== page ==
20 Comments on "Pharma twittersphere – To be followed or to follow?"

  1. Carmen 15 July 2009 at 10 h 10 min ·

    I Think only a few pharma industries must learnt to listen and participate in the conversation in twitter.
    Great post!!!

  2. Sarah Morgan 15 July 2009 at 14 h 18 min ·

    This is a great look – combining not only stats but also analysis and thought-provoking questions. Very useful – thanks for sharing it!

  3. Brad at Pharma 15 July 2009 at 14 h 30 min ·

    FULL TRANSPARENCY : While #iwork@novartis, any opinions or statements made here represent only my opinion. I DO NOT do Social Media as my day job… yet…

    Point of clarification. There was an unofficial @novartis account running from ~may/june 2008 before a handover to the now official account.

    Thanks for another important point in this discussion. One of the struggles that all these accounts may be running up against is the lack of clarification from the FDA. I think this is why you’re seeing official accounts behaving more like corporations and less like the traditional Twitter users… with the exception of @boehringer. I’ve talked with a few people at other pharmas, and we all seem to be bumping up against the same thing. I’m hearing that legal departments are working hard to protect Big Pharma from doing something that may get it fined, or sued, or worse… I’ve not been subjected to the tear-sheet pad of “NO”, but I’ve heard anecdotes of legal representatives showing up to meetings and crossing their arms and wondering out loud what they’re doing there, because nobody can do any of this stuff anyway…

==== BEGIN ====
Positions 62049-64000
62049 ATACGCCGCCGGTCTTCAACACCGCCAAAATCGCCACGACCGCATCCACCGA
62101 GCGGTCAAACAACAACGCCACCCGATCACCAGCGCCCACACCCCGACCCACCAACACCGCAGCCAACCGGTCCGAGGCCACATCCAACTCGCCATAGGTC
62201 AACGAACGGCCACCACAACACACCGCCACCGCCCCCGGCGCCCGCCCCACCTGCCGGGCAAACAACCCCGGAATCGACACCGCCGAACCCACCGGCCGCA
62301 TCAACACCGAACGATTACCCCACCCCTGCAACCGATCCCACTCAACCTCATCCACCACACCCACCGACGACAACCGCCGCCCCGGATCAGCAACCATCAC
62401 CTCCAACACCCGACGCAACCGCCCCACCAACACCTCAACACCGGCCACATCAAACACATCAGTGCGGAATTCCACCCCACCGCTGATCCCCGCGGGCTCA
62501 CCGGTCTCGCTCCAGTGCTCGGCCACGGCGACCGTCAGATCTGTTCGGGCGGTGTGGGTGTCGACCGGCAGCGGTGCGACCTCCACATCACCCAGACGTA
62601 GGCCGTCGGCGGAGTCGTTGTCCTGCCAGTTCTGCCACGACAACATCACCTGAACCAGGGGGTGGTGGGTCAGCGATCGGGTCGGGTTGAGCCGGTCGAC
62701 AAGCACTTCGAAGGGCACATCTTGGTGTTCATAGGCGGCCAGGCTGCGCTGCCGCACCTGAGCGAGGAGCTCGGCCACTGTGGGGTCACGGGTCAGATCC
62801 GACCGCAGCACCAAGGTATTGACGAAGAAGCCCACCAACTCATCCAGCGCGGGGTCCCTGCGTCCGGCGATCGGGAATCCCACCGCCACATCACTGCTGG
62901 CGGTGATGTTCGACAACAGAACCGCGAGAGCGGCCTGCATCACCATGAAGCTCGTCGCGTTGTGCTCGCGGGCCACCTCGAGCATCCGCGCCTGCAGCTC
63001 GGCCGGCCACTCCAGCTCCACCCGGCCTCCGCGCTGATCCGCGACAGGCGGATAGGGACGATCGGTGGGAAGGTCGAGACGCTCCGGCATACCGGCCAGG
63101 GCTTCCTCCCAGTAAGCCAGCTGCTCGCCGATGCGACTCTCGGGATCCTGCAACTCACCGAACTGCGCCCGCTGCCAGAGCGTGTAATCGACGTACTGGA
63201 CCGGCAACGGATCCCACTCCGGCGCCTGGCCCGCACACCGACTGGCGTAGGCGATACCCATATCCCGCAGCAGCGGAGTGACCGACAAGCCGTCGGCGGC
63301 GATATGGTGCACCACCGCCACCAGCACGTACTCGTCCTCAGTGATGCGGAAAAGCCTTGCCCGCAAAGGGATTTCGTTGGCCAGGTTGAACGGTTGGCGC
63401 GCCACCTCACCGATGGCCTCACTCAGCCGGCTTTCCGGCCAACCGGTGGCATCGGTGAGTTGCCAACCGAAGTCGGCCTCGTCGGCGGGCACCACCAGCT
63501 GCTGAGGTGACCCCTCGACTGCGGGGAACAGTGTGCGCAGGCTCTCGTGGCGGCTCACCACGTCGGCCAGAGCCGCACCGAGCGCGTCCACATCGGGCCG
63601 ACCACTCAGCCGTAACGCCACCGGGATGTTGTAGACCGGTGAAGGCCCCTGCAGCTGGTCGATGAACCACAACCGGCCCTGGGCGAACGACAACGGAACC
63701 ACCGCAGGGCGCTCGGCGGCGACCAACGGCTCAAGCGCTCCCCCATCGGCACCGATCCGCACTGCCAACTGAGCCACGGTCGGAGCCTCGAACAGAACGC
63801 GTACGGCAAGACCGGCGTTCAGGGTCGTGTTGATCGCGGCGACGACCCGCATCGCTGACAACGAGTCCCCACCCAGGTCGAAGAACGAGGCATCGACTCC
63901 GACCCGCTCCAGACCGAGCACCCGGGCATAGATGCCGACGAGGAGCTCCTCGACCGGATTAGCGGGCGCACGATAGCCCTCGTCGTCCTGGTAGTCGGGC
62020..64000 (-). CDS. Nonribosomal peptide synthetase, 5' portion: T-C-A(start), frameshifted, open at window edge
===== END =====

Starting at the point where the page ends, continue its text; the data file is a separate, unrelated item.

I’m one of many people who understand Social Media, working hard inside Big Pharma to start turning the big ship… although some days I feel like one of a group of protesters in a little Kodiak next to the big ship… and we’re making progress.

    Is it frustrating? Depends on the day.

    Is it productive? Yeah. Very.

    Will I be able to do all the cool stuff that Coke and Nike do? Probably not… and with good reason, let’s be frank… but I will be able to help customer, patients, and payors in the spaces that they use in ways that WON’T put me or my company at odd with regulations or laws.

    Again, thanks for the discussion kicker.

  4. Meg Hasten 15 July 2009 at 15 h 51 min ·

    Your graphs are really great–very easy to see all the info visually. Love it. I’m really interested to see your analysis of the content of their tweets, especially Novartis, since they seem to be such a conundrum. Maybe the mystery will be solved in their in-depth content? Can’t wait for more.

  5. John Pugh 16 July 2009 at 10 h 27 min ·

    Great work Silja.

    I’ve done a similar analysis for my presentation on 22nd http://www.exlpharma.com/eventDetail.php?id=195 and I draw some very similar conclusions. I also spoke to some of the pharma companies- JNJ, Roche, Astra Zeneca about what they’re trying achieve. Hopefully, you’ll find it interesting.